China's capitalists have already joined the ranks of the world's wealthiest people, and many have been embracing philanthropy and building private foundations to support charitable causes.
But the government has passed a new Charities Law which allows Beijing to guide the flow of these funds to charities that it supports. The measure makes it compulsory for donors to keep the government informed about their contributions.
That will likely affect the functioning and independence of private foundations owned by major business groups and wealthy individuals. Many of their foundations were created, in the first place, because the wealthy want to control the use of funds instead of relying on more opaque state-backed charities.
A large section of the Chinese wealthy have made their money because of government support, and are closely linked with the Communist Party. But many have embraced the philosophies of Western capitalists who turned to philanthropy after making their fortune.
"I have spoken to many of them. They have read works of Rockefeller, Carnegie, and they feel they are in the same position, Anthony Saich, director of Ash Center for Democratic Governance and Innovation at the Harvard Kennedy School, told VOA. "They made money, often through monopolies and other ways, and now they are thinking of giving back to society. It is a growing trend in China."
Almost half of the 100 most generous people in China have either established their own foundations, or are planning to do so, he said. The Ash Center, which produced a generosity index of top 100 Chinese philanthropists, found that they had channeled 60 percent of the contributions to their home provinces.
Shift in giving patterns
A recent report by the wealth researcher, Hurun Center, shows that 34 percent of the wealthy donors in the Chinese mainland made their contributions through their own foundations.
"In the past, the wealthy gave to the Red Cross or government-approved charities. Now, they are looking for creative ways to make a real social impact. Like encouraging the use of new technology for conservation and environmental protection," Rupert Hoogewerf, Hurun Report chairman, said.
"Heads of companies like Alibaba and Tencent are trying to leverage their online platforms to expand philanthropic work." For example, there are 700 million people, mostly shoppers, connected to Alibaba's online platform, he said.
The Shanghai-based Hurun Report found that 51 Chinese donated more than $80 million each in 2015. Four super rich, Li Ka-shing from Hong Kong, Jack Ma of Alibaba, Pony Ma of Tencent and Facebook’s Priscilla Chan from the U.S. contributed $1.5 billion each. Some like Jack Ma contributed shares to their foundations, and others like Pony Ma established fund-raising platforms.
An important question is whether the new Charity Law will scare away a lot of donors who want to avoid questions being asked about the source of their funds, particularly in view of the ongoing anti-corruption campaign. Besides, the government guidance mechanism would take away some of the freedom of the donors in choosing what fields they want to contribute to, analysts said.
"Some of the wealthy perhaps do not want people to understand how much wealth they have made, and perhaps asking them questions where it came from, particularly in the current campaign against corruption — that does moderate [the enthusiasm for giving] somewhat," Saich said.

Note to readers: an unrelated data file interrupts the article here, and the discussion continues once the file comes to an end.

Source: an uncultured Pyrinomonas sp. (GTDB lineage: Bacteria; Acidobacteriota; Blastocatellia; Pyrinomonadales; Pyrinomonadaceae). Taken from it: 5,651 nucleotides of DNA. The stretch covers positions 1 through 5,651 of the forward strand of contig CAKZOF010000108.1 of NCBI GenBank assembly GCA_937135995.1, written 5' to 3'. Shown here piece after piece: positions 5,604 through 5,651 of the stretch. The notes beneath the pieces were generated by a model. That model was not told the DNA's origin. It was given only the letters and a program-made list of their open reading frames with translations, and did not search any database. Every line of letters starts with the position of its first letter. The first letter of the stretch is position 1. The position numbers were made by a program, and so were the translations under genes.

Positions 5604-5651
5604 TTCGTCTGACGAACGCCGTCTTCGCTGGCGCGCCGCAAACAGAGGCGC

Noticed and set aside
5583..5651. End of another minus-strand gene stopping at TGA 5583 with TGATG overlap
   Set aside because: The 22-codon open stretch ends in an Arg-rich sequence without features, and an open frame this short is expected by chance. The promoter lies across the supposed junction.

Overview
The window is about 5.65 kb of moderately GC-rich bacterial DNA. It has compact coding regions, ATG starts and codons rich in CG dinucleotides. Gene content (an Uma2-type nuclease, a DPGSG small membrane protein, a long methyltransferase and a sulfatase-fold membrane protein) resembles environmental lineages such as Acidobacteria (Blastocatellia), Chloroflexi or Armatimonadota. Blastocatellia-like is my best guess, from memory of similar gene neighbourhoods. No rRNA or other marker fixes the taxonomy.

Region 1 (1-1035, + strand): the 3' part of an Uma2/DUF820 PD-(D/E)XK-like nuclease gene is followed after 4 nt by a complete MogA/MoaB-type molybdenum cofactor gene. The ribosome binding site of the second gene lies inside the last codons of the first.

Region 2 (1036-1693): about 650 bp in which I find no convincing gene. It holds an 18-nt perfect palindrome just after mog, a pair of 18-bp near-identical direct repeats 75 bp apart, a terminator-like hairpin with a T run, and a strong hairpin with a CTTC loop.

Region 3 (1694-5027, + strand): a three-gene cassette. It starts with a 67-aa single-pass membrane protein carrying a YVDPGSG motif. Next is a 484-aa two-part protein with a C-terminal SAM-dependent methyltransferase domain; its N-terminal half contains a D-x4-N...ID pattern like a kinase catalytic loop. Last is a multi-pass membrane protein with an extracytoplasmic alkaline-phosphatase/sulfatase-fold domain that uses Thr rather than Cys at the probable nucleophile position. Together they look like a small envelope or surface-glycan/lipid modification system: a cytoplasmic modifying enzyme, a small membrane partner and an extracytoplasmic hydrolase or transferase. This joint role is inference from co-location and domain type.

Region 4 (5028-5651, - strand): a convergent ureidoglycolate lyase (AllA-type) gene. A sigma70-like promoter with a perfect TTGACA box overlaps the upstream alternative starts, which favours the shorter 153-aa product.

The Communist Party has its own concerns about the behavior of the new rich who have built close linkages with the Western world through business, and by sending their children to schools abroad. It is worried some of them might support causes espoused by the government's critics or labor-related causes.
"The state is afraid of the idea that somehow an independent wealthy could emerge, and that they might fund opposition to it," Saich said adding, "They [Communist officials] are making some false analogies, about what led to the overthrow [of government] in Egypt, what led to color revolutions. They want to make sure that as civic organizations develop, they have pretty good control over what these organizations are doing".
Ash Center's director of China Programs, Edward Cunningham, said in the research report, “One big question is what role will these [wealthy] individuals play in China’s broader political, social and economic debates moving forward?”
The flow of charity funds have remained skewed in China. China’s poorest areas such as Tibet, Xinjiang, Ningxia, Gansu and Yunnan combined received only 1.96 percent of the funds contributed by the top 100 donors, it said.
Besides, there are grave concerns about how the new law will be implemented and whether it will reach the most desperate groups.
"Those groups in Chinese society who are considered marginal like people who are the government's critics, people living with HIV/AIDS, I don't think they are going to benefit from this new wealth and new philanthropy," Saich said.
Some analysts think the new law would prove to be beneficial in the charities field.
"The section on information disclosure in the Charity Law encourages greater transparency and accountability among charitable organizations. The law strengthens the position of donors, as they can track what their donations are used for," Matthias Stepan, head of Program Domestic Politics at the Mercator Institute for China Studies (MERICS) in Berlin, said.
Speaking about the new Charity Law and Foreign NGO Law, Stepan said, "The two new laws are a game changer for their operations in China. Foreign non-government organizations [NGOs] and major international donors will reconsider the type and scope of their operations in China."
Foreign NGOs will provide less funding to China particularly to state-backed charities, he said, adding "What I expect is that they will put more weight on activities of capacity building."